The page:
Although the Chinese fixed broadband market is the world’s largest in terms of number of subscribers, household penetration in China is still very low, reaching only 10.6 per cent, says Ovum.
In a new report, the independent telecom analyst firm states that China ranks 34th in the world in terms of household penetration and that there is still plenty of room for broadband growth in the country.
Jane Wang, Ovum’s senior analyst and author of the report, says: “The Chinese government's national convergence plan is designed to accelerate broadband market growth, principally by raising the level of competition in the broadband market. In particular, cable operators and China Mobile will be allowed to break the broadband monopoly held by the two major fixed broadband telcos, namely China Telecom and China Unicom, in their respective territories. To maintain their competitive advantage, China Telecom and China Unicom have been increasing their investments in fiber infrastructure since 2010 and are committed to increasing fixed broadband network investment in the next three to five years.”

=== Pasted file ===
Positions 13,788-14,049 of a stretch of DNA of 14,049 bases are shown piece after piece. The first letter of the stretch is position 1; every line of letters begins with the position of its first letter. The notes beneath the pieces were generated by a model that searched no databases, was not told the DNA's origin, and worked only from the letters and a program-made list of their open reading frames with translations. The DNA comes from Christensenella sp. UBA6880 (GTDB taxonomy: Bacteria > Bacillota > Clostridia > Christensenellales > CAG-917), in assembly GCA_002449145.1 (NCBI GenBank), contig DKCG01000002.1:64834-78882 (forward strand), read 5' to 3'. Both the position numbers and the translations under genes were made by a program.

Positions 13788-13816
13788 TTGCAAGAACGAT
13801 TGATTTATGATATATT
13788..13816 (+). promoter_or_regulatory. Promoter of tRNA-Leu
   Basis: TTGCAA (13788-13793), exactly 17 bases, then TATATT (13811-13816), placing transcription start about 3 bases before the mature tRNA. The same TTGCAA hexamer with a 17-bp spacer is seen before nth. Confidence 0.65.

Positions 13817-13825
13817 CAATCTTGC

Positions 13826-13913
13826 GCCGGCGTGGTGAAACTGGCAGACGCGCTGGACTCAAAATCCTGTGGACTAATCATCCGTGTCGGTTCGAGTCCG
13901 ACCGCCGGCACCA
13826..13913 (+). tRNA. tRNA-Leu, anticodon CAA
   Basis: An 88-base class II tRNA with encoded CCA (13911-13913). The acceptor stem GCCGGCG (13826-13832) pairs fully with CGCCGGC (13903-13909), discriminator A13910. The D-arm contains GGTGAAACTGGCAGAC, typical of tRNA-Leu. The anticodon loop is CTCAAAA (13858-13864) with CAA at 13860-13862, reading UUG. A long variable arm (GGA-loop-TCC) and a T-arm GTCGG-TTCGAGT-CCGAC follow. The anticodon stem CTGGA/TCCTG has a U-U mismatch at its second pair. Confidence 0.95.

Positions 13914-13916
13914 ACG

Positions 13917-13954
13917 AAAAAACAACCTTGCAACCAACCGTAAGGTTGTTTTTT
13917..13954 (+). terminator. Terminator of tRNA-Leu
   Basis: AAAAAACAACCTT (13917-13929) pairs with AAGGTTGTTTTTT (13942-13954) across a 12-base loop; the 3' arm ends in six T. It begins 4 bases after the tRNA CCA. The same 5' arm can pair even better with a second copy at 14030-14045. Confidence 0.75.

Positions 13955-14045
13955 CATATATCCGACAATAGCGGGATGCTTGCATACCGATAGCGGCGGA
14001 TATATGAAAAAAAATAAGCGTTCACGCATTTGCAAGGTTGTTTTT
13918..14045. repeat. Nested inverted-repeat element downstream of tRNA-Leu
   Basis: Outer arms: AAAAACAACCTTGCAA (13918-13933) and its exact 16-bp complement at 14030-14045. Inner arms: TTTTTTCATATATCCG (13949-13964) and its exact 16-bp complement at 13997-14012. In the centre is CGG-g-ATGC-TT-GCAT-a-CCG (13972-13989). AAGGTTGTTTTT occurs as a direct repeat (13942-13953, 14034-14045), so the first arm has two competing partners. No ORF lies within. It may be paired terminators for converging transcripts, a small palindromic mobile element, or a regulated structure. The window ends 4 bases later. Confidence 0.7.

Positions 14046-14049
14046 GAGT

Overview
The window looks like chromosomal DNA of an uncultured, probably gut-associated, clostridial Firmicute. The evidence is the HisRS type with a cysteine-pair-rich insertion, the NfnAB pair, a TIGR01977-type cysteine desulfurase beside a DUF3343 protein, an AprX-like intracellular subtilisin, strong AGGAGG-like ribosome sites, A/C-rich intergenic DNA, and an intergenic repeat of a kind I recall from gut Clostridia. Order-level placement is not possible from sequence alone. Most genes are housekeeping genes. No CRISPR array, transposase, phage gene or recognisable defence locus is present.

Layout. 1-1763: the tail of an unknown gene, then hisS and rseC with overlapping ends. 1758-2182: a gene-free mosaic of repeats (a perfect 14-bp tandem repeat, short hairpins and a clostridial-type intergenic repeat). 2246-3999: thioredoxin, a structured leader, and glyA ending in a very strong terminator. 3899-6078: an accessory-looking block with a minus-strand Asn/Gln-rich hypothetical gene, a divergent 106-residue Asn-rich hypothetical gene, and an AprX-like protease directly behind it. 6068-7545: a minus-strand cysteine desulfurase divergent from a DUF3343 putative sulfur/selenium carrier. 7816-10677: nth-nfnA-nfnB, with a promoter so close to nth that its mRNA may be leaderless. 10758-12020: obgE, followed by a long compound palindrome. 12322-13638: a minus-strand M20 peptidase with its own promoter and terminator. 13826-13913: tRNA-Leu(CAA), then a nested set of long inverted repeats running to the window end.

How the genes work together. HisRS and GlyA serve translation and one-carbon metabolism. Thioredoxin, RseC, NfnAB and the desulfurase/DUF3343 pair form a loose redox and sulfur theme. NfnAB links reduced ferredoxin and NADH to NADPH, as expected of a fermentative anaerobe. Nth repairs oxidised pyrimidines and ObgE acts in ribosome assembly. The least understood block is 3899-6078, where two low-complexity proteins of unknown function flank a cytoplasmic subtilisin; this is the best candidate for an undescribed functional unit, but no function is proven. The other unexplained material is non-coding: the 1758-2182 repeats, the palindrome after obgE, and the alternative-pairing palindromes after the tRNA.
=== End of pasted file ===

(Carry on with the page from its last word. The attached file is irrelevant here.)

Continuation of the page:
While xDSL is still the dominant Internet access technology in China, it is being challenged by FTTx. The year-on-year growth rate of FTTx connections was far greater than for ADSL connections in 2011, and it is forecasted that investment by China Telecom and China Unicom will expand China’s FTTx subscriber base to more than half of the worldwide total by 2015.
Wang adds: “The number of FTTx connections in China is expected to overtake the number of xDSL connections in 2016. However, ADSL will not disappear completely, especially in rural areas where more time will be required to roll out FTTx.”
FTTx will grow rapidly to become the main broadband access technology in China. Ovum forecasts that China's FTTx subscriber base will reach 76.5 million in 2015, representing more than 50% of the worldwide FTTx subscriber base.
According to their most recent annual reports, China Telecom and China Unicom will spend more than half of their capex on FTTx infrastructure in 2012. And the decreasing cost of FTTx components will also accelerate market growth.
“ADSL will not disappear quickly, especially in the rural areas where more time will be needed to roll out FTTx. FTTx rollout will start from major cities and new buildings, from communities that have strong demand for high-speed broadband networks, and from areas where it is relatively easily to upgrade the existing network,” concludes Wang
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